Author Archives: Michael Yates

About Michael Yates

I have taught Bible at the Secondary level for 8 years. I have a B.A. in Biblical Studies from Evangel University. I have also been educated as a husband and father by my wife and 3 lovely children. I enjoy reading about political theory and theology. Mostly I have learned that a theologian is one who prays; therefore, I pray for my family, friends, and for you.

Political Party Platforms in the United States

I had the thought that this could be a helpful resource. Each of these parties (except one) has sufficient ballot access to theoretically obtain 50 electoral votes. They are listed alphabetically.

Alliance party

American Solidarity party

Constitution party

Democratic party

Green party

Libertarian party

Party for Socialism and Liberation

Republican party

Jesus wants YOU! (Luke 18:31-43)

Intro: I asked my kids to help me think of an example of a time they weren’t listening or I wasn’t listening. They said, “what?”


[Luk 18:31-34 ESV] 31 And taking the twelve, he said to them, “See[!], we are going up to Jerusalem, and everything that is written about the Son of Man by the prophets will be accomplished. 32 For he will be delivered over to the Gentiles and will be mocked and shamefully treated and spit upon. 33 And [after] flogging [him], they will kill him, and on the third day he will rise.” 34 But they understood none of these things. This saying was hidden from them, and they did not grasp [comprehend] what was said.

[Luk 18:35-43 ESV] 35 As he drew near to Jericho, a blind man was sitting by the roadside begging. 36 And hearing a crowd going by, he inquired what this meant. 37 They told him, “Jesus of Nazareth is passing by.” 38 And he cried out, “Jesus, Son of David, have mercy on me!” 39 And those who were in front rebuked him, telling him to be silent. But he cried out all the more, “Son of David, have mercy on me!” 40 And Jesus stopped and commanded him to be brought to him. And when he came near, he asked him,

Thesis: Jesus is not just hiding out, waiting for us to bother him until he decides to come back. He is seeking us and wants to hear our needs.

Think of the context of the earlier parts of Luke 18.

  1. Jesus wants to prepare us, even if we can’t understand
    1. We have seen this in context (preparing for his coming [by being humble], accepting the kingdom as a child, meaninglessness of keeping property).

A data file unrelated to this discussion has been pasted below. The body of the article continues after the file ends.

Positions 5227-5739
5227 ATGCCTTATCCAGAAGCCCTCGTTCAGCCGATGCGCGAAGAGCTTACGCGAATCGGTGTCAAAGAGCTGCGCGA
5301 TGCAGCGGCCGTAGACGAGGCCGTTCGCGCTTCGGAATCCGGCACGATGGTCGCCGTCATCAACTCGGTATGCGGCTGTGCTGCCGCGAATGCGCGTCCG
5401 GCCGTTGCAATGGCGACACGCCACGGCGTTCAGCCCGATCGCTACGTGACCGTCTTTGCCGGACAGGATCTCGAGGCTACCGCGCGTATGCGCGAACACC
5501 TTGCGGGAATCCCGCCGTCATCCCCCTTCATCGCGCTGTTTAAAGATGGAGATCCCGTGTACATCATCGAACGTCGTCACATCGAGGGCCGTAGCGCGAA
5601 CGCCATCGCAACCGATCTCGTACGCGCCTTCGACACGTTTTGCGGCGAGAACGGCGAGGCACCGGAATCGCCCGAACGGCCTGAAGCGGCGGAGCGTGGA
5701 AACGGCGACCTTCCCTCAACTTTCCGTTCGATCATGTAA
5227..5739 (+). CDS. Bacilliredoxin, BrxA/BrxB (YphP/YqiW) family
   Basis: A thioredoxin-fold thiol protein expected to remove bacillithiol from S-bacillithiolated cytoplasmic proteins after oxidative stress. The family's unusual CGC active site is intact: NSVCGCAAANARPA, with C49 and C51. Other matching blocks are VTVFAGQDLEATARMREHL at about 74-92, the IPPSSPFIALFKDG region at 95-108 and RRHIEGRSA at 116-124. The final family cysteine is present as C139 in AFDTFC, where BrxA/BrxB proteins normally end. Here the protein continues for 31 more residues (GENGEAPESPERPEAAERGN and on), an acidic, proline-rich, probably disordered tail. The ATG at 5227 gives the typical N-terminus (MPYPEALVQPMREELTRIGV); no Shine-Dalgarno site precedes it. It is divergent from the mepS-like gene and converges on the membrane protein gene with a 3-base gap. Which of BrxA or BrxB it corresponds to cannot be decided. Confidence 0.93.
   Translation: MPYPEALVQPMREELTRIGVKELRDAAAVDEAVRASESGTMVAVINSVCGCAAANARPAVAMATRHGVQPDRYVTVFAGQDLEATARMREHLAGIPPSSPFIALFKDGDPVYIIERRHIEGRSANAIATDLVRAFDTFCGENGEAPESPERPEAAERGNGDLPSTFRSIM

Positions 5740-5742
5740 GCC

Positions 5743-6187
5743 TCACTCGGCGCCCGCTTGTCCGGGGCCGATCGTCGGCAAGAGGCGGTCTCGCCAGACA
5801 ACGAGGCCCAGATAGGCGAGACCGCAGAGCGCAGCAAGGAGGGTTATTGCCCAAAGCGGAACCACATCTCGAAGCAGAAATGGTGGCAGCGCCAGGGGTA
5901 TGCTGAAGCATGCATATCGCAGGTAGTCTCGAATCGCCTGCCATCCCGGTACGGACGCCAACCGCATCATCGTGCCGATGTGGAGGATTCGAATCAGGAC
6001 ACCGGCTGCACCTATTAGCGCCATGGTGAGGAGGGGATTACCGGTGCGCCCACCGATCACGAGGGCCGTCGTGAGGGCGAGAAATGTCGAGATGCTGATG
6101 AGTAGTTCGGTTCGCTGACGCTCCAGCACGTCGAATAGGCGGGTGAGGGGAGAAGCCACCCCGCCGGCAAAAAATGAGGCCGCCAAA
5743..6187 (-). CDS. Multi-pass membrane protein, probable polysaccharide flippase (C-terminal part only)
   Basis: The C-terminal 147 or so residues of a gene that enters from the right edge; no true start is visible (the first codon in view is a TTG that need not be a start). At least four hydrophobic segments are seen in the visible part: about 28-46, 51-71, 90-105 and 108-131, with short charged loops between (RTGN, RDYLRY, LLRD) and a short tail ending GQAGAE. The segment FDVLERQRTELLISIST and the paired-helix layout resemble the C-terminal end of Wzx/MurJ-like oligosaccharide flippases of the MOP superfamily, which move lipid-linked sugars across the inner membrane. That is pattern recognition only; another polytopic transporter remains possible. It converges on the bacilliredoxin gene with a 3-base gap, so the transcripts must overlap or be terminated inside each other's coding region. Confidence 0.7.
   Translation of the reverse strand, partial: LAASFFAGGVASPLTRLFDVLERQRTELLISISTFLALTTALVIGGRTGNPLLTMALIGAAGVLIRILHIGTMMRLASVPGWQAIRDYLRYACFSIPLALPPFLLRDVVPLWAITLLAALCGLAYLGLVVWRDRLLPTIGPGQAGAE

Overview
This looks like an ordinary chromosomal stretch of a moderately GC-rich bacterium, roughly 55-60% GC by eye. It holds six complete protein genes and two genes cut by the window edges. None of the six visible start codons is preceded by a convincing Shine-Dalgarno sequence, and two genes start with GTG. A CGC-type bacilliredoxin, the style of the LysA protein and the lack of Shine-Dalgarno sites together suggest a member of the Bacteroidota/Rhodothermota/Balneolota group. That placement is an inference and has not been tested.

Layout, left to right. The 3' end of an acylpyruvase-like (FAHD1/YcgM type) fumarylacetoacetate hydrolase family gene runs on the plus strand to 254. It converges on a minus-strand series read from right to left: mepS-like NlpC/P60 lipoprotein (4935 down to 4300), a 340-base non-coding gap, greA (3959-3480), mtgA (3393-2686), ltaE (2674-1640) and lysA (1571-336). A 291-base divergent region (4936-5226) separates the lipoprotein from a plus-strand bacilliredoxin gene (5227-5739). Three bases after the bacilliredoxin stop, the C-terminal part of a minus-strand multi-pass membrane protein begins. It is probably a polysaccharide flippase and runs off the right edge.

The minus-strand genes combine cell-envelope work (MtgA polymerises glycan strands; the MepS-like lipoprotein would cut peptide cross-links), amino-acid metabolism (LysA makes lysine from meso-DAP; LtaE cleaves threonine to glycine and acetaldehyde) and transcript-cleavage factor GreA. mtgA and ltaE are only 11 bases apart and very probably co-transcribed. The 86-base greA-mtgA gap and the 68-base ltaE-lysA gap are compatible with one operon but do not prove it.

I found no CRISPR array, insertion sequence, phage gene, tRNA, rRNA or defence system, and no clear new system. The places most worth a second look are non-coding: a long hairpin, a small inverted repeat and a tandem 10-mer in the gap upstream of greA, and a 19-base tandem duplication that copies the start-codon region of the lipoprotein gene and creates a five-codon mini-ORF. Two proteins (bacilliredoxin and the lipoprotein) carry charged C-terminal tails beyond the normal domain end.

2. He is a prophet par excellence
      1. [Mat 27:26-31 ESV] 26 Then he released for them Barabbas, and having scourged Jesus, delivered him to be crucified. 27 Then the soldiers of the governor took Jesus into the governor’s headquarters, and they gathered the whole battalion before him. 28 And they stripped him and put a scarlet robe on him, 29 and twisting together a crown of thorns, they put it on his head and put a reed in his right hand. And kneeling before him, they mocked him, saying, “Hail, King of the Jews!” 30 And they spit on him and took the reed and struck him on the head. 31 And when they had mocked him, they stripped him of the robe and put his own clothes on him and led him away to crucify him.
    3. Here, he wants the disciples to understand, if not now, then later.
      1. This is not just a Jerusalem trip. This is the one in which everything will be accomplished.
        1. He had been speaking to large crowds, answering questions. Now he pulls the twelve aside, out of the crowd, and warns them of what’s to come. This is it. There are no future trips. This is the one that is the culmination of the prophets.
      2. We are also aware that Judas is with him, and this would surely later resonate in his mind.
    4. The disciples do not understand. Why?
      1. This saying was hidden (concealed) from them
        1. [Mat 11:25 ESV] 25 At that time Jesus declared, “I thank you, Father, Lord of heaven and earth, that you have hidden these things from the wise and understanding and revealed them to little children;”